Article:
After the ‘Cinderella’ Ball...
After the ‘Cinderella’ Ball,
by Tony Vellela
Enjoy Your Vacation Off
and Way Off Broadway
There are those who seek out a vacation destination based on how near it is to a great golf course. Others want to be assured that an endless stretch of white, sandy beach will permit them to fry their skin on both sides at the same time. We, however, cannot survive for too many nights without experiencing that special lift we get, from sharing that unique pleasure that comes during two magical hours in the dark. No, it’s not gazing at the rings of Saturn, munching popcorn at a drive-in, or even sharing a hammock behind a cabin in the piney woods.
Gotta see a show. So with that in mind, this time around, I’m offering a few leads that might help you choose where to head for when you get your reprieve from the time clock, the lunchroom, the car pool and the boss.
At the Barrington Stage in Pittsfield, MA, the captivating Annette O’Toole stars in ‘Southern Comfort,’ a new musical by Dan Collins [book & lyrics] and Julianne Wick-Davis [music], about transformation, love and redefining family. It runs from July 19 through August 10. Jeff McCarthy co-stars, in this production directed by Tom Caruso.
If your feet can move as fast as that master of fancy tap footwork Maurice Hines, you can catch his dazzling new tribute show ‘Tappin’ Thru Life,’ at the Cleveland Playhouse. It’s only on until June 22, but it’s a great chance to see and hear Hines honoring many of the previous show biz greats who inspired his career, among them Duke Ellington, Nat King Cole and Frank Sinatra. Hines has ‘tapped’ Jeff Calhoun to helm the show. Tony-winner Mary Zimmerman both adapted and directed this premiere, family-friendly for Chicago’s Goodman Theatre. Zimmerman has taken the original Rudyard Kipling stories, and the subsequent Disney film, and fashioned her own vision to create ‘The Jungle Book.’ using music and lyrics by Richard M. Sherman and Robert B. Sherman. The adventures of young Mowgli are a mainstay in the bedtime story hours of many children and hold a place of honor in the memories of their parents, teachers, aunts, uncles, and the rest of us. Choreography by Christopher Gattelli adds to the lively event, which opens June 21 and will guide us through its colorful jungle until July 28.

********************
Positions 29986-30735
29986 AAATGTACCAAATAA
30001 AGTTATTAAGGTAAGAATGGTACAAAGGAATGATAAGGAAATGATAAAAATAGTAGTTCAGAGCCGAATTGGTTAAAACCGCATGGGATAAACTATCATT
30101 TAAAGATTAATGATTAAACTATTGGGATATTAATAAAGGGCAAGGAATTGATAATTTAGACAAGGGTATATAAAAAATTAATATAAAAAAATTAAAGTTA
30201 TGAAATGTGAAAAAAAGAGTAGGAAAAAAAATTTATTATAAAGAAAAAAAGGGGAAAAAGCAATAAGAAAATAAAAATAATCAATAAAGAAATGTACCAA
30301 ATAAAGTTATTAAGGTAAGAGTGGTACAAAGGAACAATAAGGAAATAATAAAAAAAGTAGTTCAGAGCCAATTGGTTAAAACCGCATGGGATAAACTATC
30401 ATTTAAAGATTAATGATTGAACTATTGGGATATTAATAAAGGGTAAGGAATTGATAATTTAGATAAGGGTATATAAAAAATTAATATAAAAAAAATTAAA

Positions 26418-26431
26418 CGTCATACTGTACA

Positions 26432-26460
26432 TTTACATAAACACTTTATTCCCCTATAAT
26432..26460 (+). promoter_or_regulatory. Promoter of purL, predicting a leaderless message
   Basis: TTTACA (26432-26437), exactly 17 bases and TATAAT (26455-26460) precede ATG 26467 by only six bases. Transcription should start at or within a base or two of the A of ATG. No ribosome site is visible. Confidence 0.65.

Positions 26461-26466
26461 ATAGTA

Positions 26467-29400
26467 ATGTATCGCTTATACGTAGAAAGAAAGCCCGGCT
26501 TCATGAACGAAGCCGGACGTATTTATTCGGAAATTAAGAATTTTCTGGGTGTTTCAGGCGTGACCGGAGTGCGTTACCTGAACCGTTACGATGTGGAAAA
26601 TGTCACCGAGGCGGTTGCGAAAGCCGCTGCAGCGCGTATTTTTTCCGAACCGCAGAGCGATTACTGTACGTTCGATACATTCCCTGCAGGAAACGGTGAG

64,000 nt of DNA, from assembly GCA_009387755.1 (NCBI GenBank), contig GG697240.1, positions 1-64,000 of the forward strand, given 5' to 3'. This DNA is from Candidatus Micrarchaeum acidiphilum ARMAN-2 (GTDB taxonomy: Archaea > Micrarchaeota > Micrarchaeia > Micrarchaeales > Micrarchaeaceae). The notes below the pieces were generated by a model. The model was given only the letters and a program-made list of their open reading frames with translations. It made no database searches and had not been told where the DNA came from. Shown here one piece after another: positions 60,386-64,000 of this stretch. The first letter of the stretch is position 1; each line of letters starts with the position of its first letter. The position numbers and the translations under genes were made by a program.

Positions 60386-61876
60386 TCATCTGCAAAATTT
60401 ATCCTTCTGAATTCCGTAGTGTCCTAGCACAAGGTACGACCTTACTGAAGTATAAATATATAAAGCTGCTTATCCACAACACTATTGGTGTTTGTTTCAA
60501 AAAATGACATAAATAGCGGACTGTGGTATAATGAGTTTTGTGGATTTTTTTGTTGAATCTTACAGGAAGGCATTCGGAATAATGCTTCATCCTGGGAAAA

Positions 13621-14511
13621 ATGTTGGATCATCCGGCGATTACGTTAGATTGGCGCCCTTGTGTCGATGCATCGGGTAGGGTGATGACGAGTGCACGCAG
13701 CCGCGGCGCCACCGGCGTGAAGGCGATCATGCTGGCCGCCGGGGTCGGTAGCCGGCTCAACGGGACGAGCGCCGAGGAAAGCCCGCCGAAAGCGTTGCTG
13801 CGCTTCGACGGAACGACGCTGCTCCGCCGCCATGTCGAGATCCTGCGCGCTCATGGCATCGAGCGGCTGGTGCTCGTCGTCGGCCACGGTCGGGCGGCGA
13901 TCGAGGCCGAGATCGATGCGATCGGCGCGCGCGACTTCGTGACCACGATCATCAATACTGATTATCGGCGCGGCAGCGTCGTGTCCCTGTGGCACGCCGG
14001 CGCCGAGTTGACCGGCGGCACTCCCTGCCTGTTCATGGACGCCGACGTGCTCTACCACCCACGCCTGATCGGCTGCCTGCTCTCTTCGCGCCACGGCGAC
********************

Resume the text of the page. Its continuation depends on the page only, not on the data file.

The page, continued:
While you’re in the Windy City, if you plan it carefully, you can also catch a new play directed by Pam MacKinnon, at the Steppenwolf Theatre Company. If you missed the Tony-winning revival of ’Who’s Afraid of Virginia Woolf?’ this past season, you will now have an opportunity to witness why MacKinnon won a best director Tony for handling the same post she holds down here for the new Bruce Norris play, ‘The Qualms.’ This one also takes a jaundiced look at marital relationships, as a group of married couples gathers at an apartment complex by the beach, for yet another swinging soiree laced with food, drinks and drugs. When they attempt to integrate a new twosome into the festivities, the mix’n'match-fest doesn’t quite gel. The fireworks go off July 3rd, and keep bursting forth until 8/31.